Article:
Something's rotten on the Baltimore area waterfront. Fish are washing ashore by the thousands in a mass die-off that officials say appears to be caused by a weather-driven worsening of the pollution that chronically plagues the Chesapeake Bay.
State investigators expanded their probe Wednesday into what they believe are algae-related fish kills in Marley, Furnace and Curtis creeks in
, raising the estimated death toll there tenfold, while finding a new batch of finny carcasses in a
Jay Apperson, spokesman for the Maryland Department of the Environment, said the agency's fish-kill investigators estimated anywhere from 60,000 to 100,000 fish of several species dead in the three creeks in northern
. Only a day before, Apperson had said investigators figured there were about 6,000 dead.
"You could smell it through the neighborhood," said Rob Rogers, 45, who took a break from work at the Point Pleasant Beach Tavern to describe what he called "unbelievable" conditions on the creeks. Rogers said boaters reported dead fish floating in the water so thick they couldn't avoid hitting them.
The state investigators also found about 300 dead fish in Bullneck Creek in eastern
, Apperson said, where residents on Tuesday had reported seeing fish and crabs thrashing on the water's surface in apparent distress. The investigators measured little oxygen in the creek's deepest water for fish to breathe.
The die-offs are a drastic byproduct of algae blooms that have discolored water in much of the upper bay for over a month now, officials said.
"We've been having lots of algae blooms in Middle River, in Baltimore harbor, even down on the Severn River," said Thomas Parham, tidewater ecosystem assessment chief for the Maryland Department of Natural Resources. "This is earlier than normal," he added, and while algae blooms are a common phenomenon on the bay in spring and summer, they normally are "not at this level."
The algae turning area waters reddish brown, in what's often called a "mahogany tide," is known as
, a type that has been known to produce a toxin that can kill shellfish, Parham said. While that that toxic trait has not been seen in the bay, the algae do kill fish indirectly, by consuming the life-sustaining oxygen in the water when the tiny aquatic plants die and begin to decay.
Algae feed on nitrogen and phosphorus in the water, and the bay is a super-rich soup of those plant nutrients — from sewage discharges and leaks, from fertilizer washing off farm fields and lawns and from air pollution that trickles down out of the sky.
Scientists suspect this year's algae blooms came earlier and grew thicker because of the extra dose of nutrients and sediment that flooded into the bay last summer from
, turning the water the color of malted milk for weeks afterward.
The situation may have been aggravated more recently by a sewer line break in Baltimore County, which spilled an estimated 50 million gallons of untreated sewage into the lower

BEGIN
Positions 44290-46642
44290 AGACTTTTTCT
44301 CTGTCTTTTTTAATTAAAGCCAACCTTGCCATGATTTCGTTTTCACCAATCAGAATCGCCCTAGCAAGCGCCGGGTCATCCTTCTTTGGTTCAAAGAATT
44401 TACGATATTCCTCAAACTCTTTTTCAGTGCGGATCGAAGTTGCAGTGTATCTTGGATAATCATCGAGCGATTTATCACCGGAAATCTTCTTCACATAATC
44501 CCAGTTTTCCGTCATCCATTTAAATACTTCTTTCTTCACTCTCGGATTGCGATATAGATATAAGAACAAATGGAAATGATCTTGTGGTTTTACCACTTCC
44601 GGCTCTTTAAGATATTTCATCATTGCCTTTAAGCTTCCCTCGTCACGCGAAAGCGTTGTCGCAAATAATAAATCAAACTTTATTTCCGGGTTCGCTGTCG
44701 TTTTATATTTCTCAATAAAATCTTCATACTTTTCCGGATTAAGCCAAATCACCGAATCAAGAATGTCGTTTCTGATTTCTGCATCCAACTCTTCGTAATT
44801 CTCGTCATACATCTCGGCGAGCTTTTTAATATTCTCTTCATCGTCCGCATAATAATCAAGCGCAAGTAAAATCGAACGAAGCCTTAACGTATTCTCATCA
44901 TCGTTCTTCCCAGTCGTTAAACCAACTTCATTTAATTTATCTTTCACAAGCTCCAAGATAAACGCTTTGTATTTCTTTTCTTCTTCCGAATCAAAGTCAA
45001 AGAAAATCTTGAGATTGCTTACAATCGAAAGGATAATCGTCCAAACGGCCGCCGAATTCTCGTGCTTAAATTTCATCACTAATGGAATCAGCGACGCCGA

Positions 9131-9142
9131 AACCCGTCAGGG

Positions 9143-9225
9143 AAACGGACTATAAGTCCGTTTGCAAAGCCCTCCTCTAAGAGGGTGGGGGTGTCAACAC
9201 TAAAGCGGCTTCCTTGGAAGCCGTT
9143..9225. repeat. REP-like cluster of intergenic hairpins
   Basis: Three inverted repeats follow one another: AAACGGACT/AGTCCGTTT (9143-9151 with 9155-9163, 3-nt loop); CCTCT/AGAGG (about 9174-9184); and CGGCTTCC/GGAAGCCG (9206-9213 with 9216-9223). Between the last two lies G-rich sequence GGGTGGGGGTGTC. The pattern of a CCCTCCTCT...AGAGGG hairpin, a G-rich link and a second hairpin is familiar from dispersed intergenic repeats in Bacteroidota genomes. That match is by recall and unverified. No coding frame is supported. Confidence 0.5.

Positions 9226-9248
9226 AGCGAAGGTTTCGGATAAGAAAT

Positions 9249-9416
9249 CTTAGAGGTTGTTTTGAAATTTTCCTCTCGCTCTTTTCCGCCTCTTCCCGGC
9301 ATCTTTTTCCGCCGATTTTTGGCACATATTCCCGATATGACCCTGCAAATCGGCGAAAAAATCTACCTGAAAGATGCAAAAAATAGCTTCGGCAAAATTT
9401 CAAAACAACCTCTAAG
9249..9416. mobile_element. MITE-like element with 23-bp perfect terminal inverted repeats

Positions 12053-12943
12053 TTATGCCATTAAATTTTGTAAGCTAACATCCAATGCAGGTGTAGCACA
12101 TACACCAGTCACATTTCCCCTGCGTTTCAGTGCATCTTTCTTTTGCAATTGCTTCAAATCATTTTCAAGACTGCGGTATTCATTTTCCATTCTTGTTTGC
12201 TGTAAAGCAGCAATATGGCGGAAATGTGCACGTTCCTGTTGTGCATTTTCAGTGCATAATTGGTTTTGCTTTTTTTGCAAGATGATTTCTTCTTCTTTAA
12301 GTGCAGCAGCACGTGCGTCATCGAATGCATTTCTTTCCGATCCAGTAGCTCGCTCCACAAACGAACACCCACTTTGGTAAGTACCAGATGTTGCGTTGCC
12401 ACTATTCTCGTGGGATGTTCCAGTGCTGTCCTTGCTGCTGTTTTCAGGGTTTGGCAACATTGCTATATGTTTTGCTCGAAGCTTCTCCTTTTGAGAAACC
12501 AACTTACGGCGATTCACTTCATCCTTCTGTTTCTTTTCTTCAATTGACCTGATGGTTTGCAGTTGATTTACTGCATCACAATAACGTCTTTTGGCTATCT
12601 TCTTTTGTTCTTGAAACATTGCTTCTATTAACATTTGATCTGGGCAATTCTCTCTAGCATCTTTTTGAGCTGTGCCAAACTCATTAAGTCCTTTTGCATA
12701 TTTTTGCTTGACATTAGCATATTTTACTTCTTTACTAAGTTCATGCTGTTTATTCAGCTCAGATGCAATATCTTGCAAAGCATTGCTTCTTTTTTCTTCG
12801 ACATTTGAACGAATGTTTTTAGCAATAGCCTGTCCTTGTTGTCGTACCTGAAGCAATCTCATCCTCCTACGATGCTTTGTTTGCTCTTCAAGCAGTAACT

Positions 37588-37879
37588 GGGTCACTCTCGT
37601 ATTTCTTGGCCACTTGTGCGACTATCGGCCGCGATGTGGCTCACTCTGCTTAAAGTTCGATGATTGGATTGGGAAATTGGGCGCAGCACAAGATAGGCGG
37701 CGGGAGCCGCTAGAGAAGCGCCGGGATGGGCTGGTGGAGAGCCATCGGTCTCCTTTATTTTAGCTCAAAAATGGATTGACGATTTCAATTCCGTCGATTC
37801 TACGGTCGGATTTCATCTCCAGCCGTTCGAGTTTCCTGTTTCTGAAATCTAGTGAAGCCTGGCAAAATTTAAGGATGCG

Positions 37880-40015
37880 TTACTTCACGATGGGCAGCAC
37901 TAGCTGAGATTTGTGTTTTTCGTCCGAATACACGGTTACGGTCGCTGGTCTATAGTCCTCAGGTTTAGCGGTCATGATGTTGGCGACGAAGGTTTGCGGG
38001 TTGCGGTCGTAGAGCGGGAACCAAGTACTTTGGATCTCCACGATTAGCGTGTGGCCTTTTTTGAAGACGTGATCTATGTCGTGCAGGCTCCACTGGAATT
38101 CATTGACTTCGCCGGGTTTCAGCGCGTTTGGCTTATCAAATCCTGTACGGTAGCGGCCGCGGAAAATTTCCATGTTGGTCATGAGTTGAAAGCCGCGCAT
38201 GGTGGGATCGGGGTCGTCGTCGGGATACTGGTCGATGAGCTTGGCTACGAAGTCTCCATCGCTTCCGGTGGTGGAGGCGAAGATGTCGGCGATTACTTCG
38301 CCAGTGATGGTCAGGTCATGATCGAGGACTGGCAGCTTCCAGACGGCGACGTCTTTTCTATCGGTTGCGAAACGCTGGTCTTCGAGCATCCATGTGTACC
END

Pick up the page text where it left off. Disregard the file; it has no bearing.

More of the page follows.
River. Though the spill was halted promptly, it took until this week for bacteria levels to decline enough for health officials to say it was OK to touch the water downriver.
"Whether it's the impacts of last year's storm, it's hard to say," Parham said of the algae blooms. "There's lots of nutrients around. The sewage spill added to that."
Whatever the source of the nutrients feeding the algae, the DNR official said the warm snap in March helped trigger the blooms earlier than normal.
"When you have a condition where it's nice and toasty and warm," Parham said, "it's a perfect recipe for those algal blooms."
And in warm, relatively wind-less weather, oxygen levels can drop precipitously when algae blooms take over small tidal creeks and coves and then begin to die back after consuming all the nutrients in the water. That's the phenomenon officials and scientists believe caused these and most previous fish kills.
Oxygen levels in the bay's deeper waters and in some shallow enclosed areas also have dropped below what's considered normal this time of year. Some volunteers raising oysters in creeks along the bay's western shore have reported finding the shellfish they planted in previous years have died.
Michael Naylor, the DNR's head of shellfish programs, said many of those oysters were placed in places where water quality was marginal to begin with, so some die-offs are not unexpected. Overall, he said, the bay's oyster populations have fared surprisingly well.
Temperatures in the bay are getting closer to normal, Parham said, but the weather usually gets warmer in late spring and early summer, which is when algae blooms normally thrive in the bay
"A lot depends on the weather now," said Naylor.
While state officials portrayed the fish kills as normal, if somewhat earlier and more intense than usual, Rob Rogers said it was the worst he'd ever seen in a lifetime of living along Marley Creek.
"We had that red tide about 10 years ago," he said. "That was nothing compared to this. …The crabs were crawling out of the water to get air. When you're watching fish try to gulp air out of the water, something's wrong there."